On May 26th 2021, the European Union’s Medical Device Directive (MDD) (93/42/EEC) and Directive on Active Implantable Medical Devices (90/385/EEC) will be replaced and fully covered by the Medical Device Regulation (MDR). Since the original medical device directive’s implementation in 1992, there have been many changes to the industry that require an update to address new technology and innovative devices increase transparency for all stakeholders while maintaining safety and efficacy standards, as well as improve medical device manufacturers’ responsibility for the product lifecycle to address the aging population. The transition period was originally set to end in May 2020, however due to the global COVID-19 pandemic the timeline was extended, which came as a relief to many medical device developers that are still working on the proper implementation of the new regulation in their manufacturing process. With the new deadline fast approaching, there are crucial elements to the MDR that medical device companies must be aware of to gain regulatory compliance for marketing their products in the European Union (EU).

The world has become increasingly more digital since the original release of the directives in 1992; with new technologies such as wearable devices, AI advancements, mobile apps, and other medical technologies progressing rapidly, the way patients are diagnosed, treated, and monitored have changed drastically over the course of two decades. To address the technological innovation, specifically to include the regulation of software as a medical device (SaMD), the MDR brings serious changes from the MDD, including broadening the definition of what classifies a medical device. According to the MDR, a medical device is defined as “any instrument, apparatus, appliance, software, implant, reagent, material or other article” that is intended to be used to:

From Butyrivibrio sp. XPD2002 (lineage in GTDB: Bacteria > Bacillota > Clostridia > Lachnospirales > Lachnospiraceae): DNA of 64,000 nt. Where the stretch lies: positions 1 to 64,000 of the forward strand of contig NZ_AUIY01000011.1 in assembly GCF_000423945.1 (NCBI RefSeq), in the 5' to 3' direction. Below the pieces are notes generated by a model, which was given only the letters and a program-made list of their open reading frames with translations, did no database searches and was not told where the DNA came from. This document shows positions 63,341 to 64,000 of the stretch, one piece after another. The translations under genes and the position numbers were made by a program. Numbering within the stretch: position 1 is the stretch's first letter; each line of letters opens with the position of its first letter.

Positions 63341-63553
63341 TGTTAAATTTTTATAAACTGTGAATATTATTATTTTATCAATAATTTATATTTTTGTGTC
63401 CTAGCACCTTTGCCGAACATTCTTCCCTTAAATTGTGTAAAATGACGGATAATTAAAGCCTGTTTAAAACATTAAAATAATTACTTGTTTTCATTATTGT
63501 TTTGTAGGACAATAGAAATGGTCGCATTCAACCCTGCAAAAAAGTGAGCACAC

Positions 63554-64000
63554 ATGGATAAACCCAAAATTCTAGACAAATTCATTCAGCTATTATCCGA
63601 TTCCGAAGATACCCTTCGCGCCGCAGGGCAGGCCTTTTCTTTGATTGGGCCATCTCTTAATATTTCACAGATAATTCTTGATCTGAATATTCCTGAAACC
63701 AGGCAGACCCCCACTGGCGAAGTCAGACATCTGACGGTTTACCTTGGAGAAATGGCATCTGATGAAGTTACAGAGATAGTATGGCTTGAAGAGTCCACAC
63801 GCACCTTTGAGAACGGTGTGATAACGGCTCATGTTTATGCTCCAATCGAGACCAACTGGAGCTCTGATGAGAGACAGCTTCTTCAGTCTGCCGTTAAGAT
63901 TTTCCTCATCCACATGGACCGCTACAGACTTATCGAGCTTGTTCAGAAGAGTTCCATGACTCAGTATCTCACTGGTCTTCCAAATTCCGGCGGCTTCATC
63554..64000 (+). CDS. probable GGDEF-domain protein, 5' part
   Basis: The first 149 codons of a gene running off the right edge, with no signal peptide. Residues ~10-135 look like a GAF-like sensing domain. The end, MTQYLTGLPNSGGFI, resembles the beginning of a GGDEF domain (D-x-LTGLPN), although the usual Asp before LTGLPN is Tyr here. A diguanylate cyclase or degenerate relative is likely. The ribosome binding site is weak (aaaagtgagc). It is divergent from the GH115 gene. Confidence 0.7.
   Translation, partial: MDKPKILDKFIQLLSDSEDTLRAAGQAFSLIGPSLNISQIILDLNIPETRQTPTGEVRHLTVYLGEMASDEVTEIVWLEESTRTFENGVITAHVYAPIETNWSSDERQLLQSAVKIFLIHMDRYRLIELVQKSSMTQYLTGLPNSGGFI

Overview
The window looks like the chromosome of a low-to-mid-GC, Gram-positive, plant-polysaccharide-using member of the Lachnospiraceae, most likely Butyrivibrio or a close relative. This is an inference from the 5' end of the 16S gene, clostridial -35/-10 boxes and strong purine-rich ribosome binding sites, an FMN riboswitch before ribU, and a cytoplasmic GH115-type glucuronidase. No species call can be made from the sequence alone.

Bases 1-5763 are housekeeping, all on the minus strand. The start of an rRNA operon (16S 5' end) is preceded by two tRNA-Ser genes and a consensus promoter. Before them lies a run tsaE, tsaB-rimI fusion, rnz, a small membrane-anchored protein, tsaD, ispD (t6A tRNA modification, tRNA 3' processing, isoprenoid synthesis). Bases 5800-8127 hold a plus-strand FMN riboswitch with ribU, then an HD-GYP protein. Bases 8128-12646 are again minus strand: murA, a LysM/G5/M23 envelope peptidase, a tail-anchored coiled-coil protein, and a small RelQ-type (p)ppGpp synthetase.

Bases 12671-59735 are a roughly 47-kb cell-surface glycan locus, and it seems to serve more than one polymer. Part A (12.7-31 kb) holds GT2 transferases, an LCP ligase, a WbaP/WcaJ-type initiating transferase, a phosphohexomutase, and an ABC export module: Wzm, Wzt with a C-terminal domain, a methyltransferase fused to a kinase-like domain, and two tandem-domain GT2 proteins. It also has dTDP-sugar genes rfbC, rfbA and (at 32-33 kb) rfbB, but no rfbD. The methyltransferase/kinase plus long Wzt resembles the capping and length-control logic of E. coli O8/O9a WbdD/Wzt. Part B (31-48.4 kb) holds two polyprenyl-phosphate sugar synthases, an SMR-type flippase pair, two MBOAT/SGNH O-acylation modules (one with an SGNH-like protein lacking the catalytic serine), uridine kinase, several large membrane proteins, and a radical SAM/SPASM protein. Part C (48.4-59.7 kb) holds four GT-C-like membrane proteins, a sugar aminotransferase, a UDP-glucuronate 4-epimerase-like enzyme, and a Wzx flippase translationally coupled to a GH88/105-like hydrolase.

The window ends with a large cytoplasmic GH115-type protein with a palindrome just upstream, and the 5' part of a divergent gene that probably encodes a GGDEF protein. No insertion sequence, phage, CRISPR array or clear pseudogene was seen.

• Diagnosis, prevention, monitoring, prediction, prognosis, treatment or alleviation of disease
  • Diagnosis, monitoring, treatment, alleviation of, or compensation for, an injury or disability
  • Investigation, replacement, or modification of the anatomy or of a physiological or pathological process or state
  • Providing information by means of in-vitro examination of specimens derived from the human body, including organ, blood and tissue donations

The MDR also included devices that are intended to control or support contraception, as well as products meant to sterilize or clean any of the aforementioned medical devices. In addition, the new regulation contains 16 Annex sections that are meant to address a lot of the gaps from the MDD,  for example, contact lenses, liposuction equipment, silicone breast implants, and more.

It is extremely important for medical device manufacturers and companies involved to conduct a gap analysis between the MDD and MDR for better clarity on the changes, or work with companies that have in-depth knowledge of the changes. By doing so, they will have a better understanding on how to best update their regulatory strategy depending on their product, including planning and prioritizing different regulatory pathways, which is crucial for gaining market access and regulatory compliance in the most timely and cost-efficient manner.

In addition, changes to the quality management system (QMS) that medical device manufacturers have in place are necessary to ensure that they follow “General Obligations” set by the MDR. These modifications are meant to increase transparency for consumers, regulators, manufacturers, and all other involved parties, as well as improve harmonization between other regulatory bodies like the U.S. Food and Drug Administration (FDA). Furthermore, the new obligations outline the responsibility that medical device manufacturers have regarding the efficacy of its product throughout the entire lifecycle, rather than focusing on the pre-approval stage. This change is critical for improving the quality of life as well as providing better protection for patients in the target market’s population.